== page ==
Monday 10th September 2012
Blanca Fernandez, Head of Macmillan Support Line, explains how Macmillan uses interpreters.
'I took a call from a Chinese lady today. She received a letter from her GP about cervical screening but couldn’t understand what the words meant. I contacted an interpreter who was able to translate the words “cervical” and “smear” for her. It was wonderful to hear the penny drop on the other end of the phone as this lady finally understood why she had been invited to attend her GP’s surgery. She was so grateful,’ Macmillan Support Line staff member.
Staff on the Macmillan Support Line provide emotional and practical support, and clinical information and welfare rights advice to people affected by cancer, including people whose first language isn’t English.
We have a service which provides interpreters with at least two years relevant experience in over 300 languages. On 95% of occasions, the service can connect us with an interpreter within three minutes. Interpreters support us in a range of situations, from simple to critical. Either way, the intervention of an interpreter can make a big difference as the testimonials from staff and callers show below.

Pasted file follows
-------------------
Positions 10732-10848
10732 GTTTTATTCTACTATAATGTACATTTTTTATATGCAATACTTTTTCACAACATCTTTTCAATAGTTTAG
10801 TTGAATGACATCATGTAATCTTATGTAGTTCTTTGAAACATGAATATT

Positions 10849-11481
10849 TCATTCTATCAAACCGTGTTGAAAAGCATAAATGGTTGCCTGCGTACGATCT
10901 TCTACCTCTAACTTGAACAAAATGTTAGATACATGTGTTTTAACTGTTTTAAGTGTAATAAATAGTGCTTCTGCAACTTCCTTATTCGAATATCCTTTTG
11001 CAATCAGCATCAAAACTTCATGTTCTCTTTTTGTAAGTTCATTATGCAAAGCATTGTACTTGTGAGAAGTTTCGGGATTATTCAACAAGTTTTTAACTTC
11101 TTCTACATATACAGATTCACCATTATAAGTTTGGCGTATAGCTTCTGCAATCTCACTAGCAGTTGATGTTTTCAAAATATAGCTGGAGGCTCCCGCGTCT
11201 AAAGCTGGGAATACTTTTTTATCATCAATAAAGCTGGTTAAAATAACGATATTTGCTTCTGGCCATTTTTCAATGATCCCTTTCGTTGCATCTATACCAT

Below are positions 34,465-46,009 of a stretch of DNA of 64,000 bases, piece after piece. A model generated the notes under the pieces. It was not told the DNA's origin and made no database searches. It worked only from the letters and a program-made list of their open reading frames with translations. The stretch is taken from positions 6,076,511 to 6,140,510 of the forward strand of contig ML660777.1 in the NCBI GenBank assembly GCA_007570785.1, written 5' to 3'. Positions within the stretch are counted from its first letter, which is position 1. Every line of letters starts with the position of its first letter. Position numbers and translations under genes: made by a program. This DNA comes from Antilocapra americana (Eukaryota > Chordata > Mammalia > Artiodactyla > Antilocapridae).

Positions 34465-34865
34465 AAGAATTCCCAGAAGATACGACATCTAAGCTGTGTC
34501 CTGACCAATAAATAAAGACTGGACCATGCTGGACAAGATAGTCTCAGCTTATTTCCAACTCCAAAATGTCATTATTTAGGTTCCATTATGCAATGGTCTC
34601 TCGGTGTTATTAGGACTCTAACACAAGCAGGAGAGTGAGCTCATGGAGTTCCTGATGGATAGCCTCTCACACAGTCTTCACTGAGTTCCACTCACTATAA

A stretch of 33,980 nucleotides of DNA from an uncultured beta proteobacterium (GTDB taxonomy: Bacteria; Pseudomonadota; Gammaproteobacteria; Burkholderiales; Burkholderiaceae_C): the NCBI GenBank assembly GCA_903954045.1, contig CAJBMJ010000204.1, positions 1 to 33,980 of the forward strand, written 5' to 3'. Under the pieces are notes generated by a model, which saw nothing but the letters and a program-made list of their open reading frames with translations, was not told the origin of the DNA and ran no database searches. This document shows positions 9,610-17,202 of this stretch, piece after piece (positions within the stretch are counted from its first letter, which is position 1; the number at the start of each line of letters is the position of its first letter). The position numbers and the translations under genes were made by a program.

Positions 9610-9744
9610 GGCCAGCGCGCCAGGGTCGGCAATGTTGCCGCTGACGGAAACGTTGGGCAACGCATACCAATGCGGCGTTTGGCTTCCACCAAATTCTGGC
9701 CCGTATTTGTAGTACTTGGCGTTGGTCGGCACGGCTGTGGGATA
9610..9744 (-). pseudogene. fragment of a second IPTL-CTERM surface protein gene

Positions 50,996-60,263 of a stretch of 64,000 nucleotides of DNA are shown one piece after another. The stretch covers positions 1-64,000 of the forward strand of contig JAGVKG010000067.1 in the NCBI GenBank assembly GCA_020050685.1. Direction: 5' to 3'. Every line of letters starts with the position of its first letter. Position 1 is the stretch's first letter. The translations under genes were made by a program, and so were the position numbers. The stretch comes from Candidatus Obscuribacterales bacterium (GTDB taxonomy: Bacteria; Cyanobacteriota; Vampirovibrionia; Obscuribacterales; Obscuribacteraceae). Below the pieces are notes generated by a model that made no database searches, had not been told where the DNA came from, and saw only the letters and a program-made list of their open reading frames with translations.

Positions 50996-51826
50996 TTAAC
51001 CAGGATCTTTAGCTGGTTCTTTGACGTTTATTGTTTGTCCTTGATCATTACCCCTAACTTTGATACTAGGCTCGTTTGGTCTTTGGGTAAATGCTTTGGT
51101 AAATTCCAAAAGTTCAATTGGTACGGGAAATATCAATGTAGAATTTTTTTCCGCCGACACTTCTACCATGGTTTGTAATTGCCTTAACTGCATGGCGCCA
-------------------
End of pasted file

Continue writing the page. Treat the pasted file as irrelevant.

One staff member says: ‘I received a call from an angry, volatile man who was threatening to commit suicide. During two long and difficult calls the interpreter remained calm and patient throughout. I was impressed by the ease with which she engaged him in conversation and the way she worked with me to defuse the situation.’
A caller reports: ‘I didn’t understand why my doctors were recommending my treatment and was going to refuse to have it as it sounded so frightening. But when you talked to me and took the time to explain so carefully, I was really reassured and understood why the treatment is so important.’
Email Blanca Fernandez, Head of Macmillan Support Line.